This very handsome Victorian semi-detached property replaced one of the original 1780 cob and thatch cottages, probably when the latter burnt down or fell down.
The right hand house was once the location of the village bus service to Blandford and Dorchester. The bus was parked up the drive, there was a petrol pump here, complete with tank and piping.
Kelly’s Directory for 1939 records: Carriers.–Sidney Harmer, with motor omnibus, to
Blandford, tues. & thurs.; to Dorchester, daily (except thurs).
In 1923 the carriers are listed in Kelly’s as Robert Lovell and Andrew Bolt.
Before motorised transport this property housed the horse and cart and stabling is evident at the rear of the building.
Our history group were given a presentation and a guided tour by the Cerne Abbas Historical Society. This was followed by dinner in the Giant Inn.
We were lucky to be given this 120 foolscap page typescript by the author himself, Sir Mervyn Medlycott. It is his last remaining sixth copy. If anyone remembers carbon copies they will be aware that the quality of the copies decreases with the number of copies. However it is readable and I have the task of transcribing it. Only 30 more pages to go!
What a great day we had – thanks to the Dorset weather it was a beautiful sunny day; thanks to Debra and Chris Wood for coming all the way from British Columbia to visit Milton Abbas; thanks to Helier Exon for his guided tour of the Abbey and thanks to Ann and Chris Fookes for their hospitality.
Here is Chris Fookes signing a copy of his book on Milton Abbas.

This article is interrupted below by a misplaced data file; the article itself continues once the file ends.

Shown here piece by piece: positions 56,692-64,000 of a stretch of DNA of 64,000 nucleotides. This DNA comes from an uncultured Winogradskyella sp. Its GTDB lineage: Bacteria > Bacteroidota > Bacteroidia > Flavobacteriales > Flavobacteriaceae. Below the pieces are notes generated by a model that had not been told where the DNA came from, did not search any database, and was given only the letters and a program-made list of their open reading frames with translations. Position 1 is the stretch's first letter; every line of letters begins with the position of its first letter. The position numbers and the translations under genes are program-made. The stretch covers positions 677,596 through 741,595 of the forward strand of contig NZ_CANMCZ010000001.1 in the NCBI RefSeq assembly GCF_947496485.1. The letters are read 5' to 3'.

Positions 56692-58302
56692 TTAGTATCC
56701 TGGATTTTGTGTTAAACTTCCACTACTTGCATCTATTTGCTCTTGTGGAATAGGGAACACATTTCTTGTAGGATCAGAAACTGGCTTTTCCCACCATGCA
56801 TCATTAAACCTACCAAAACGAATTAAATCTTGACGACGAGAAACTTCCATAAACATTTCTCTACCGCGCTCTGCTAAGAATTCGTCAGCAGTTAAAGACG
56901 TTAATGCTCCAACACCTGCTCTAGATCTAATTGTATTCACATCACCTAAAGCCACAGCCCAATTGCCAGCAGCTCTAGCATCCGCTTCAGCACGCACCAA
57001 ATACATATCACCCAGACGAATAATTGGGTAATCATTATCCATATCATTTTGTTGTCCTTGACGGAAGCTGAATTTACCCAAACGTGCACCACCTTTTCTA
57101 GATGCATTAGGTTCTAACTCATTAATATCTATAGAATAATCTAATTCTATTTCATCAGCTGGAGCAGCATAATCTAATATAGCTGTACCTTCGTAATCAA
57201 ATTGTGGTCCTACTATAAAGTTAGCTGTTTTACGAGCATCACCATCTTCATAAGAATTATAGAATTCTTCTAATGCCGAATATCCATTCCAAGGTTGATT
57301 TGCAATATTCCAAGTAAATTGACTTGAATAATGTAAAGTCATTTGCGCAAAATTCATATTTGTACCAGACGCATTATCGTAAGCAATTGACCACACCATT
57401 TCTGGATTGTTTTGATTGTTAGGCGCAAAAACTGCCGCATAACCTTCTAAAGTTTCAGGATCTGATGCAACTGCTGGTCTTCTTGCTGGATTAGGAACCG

This is the first piece of evidence for a Pauper’s House in the new village of Milton Abbas. From the Overseers of the Poor book page dated April 1786. This is in addition of course to the Almshouses for “6 poor widows” which had been moved brick by brick from the old town to the new.
“Paid 1 Years Rent for the Houses in the New Town where the paupers reside and particulars agreed at a Vestry Meeting 4 Oct 1784 £9 9s 4d.”
This annual rent was of course paid to Joseph Damer, Lord Milton, who had the new village built out of his sight. We have a picture of these houses which were next to the building which is now the Hambro Arms. This is on the front cover of Chris Fookes’ Guide Book.
Thanks to Chris Wood for the transcription.
Despite the dreadful weather plenty of people turned out, and many took an interest in our history group stand. Thanks to the great British public. All the volunteers on our stand were in 18th century costume, which added to the sense of history.
Many visitors learned for the first time of the removal of the old town in the late 18th century.
We were visited by others who had ancestors from Milton Abbas.
THE ORIGINS OF THE MILTON ABBAS STREET FAIR
The ancient town of Middleton clustered around the Benedictine Abbey nestling in the Delcombe Valley. King Athelstan, grandson of King Alfred the Great, granted the town a market and a fair.
The fair took place on St Sampson’s Day as St Sampson was the patron saint of the ancient town and Abbey. Lord Damer, Earl of Dorchester, had the village of Middleton removed and rebuilt in the valley of Milton Abbas to make way for his
landscaped estates. Every two years the present villagers recreate their historic country fair to celebrate the rebuilding of the present village over 240 years ago. The fair attracts thousands of visitors and has become one of Dorset’s key events, with something for all the family.
More information on the 2017 Street Fair here
We are very lucky in Milton Abbas because there are entries in both the Great (Exchequer) Domesday and the Exon Domesday. There is rather more information in the latter. both are translated in the Victoria County History for Dorset. The tiny extract above is a facsimile.
Interestingly the first entry under the Abbot of Midletune is for Sydling St Nicholas. This is because it was a larger landholding at 29 hides compared to the home land of 25 hides.